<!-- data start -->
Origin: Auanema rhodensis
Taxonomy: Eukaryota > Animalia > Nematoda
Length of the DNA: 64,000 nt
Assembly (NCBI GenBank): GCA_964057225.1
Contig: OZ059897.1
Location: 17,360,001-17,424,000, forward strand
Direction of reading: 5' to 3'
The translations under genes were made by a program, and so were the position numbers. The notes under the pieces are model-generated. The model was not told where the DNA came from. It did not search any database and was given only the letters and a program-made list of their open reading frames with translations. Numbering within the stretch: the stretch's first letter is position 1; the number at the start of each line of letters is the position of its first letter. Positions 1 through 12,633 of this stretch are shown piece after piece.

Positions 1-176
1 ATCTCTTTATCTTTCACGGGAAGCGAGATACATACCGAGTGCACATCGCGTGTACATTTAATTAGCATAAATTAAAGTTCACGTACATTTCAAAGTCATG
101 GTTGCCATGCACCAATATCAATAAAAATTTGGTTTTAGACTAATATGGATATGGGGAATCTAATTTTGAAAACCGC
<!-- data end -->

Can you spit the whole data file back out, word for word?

Origin: Auanema rhodensis
Taxonomy: Eukaryota > Animalia > Nematoda
Length of the DNA: 64,000 nt
Assembly (NCBI GenBank): GCA_964057225.1
Contig: OZ059897.1
Location: 17,360,001-17,424,000, forward strand
Direction of reading: 5' to 3'
The translations under genes were made by a program, and so were the position numbers. The notes under the pieces are model-generated. The model was not told where the DNA came from. It did not search any database and was given only the letters and a program-made list of their open reading frames with translations. Numbering within the stretch: the stretch's first letter is position 1; the number at the start of each line of letters is the position of its first letter. Positions 1 through 12,633 of this stretch are shown piece after piece.

Positions 1-176
1 ATCTCTTTATCTTTCACGGGAAGCGAGATACATACCGAGTGCACATCGCGTGTACATTTAATTAGCATAAATTAAAGTTCACGTACATTTCAAAGTCATG
101 GTTGCCATGCACCAATATCAATAAAAATTTGGTTTTAGACTAATATGGATATGGGGAATCTAATTTTGAAAACCGC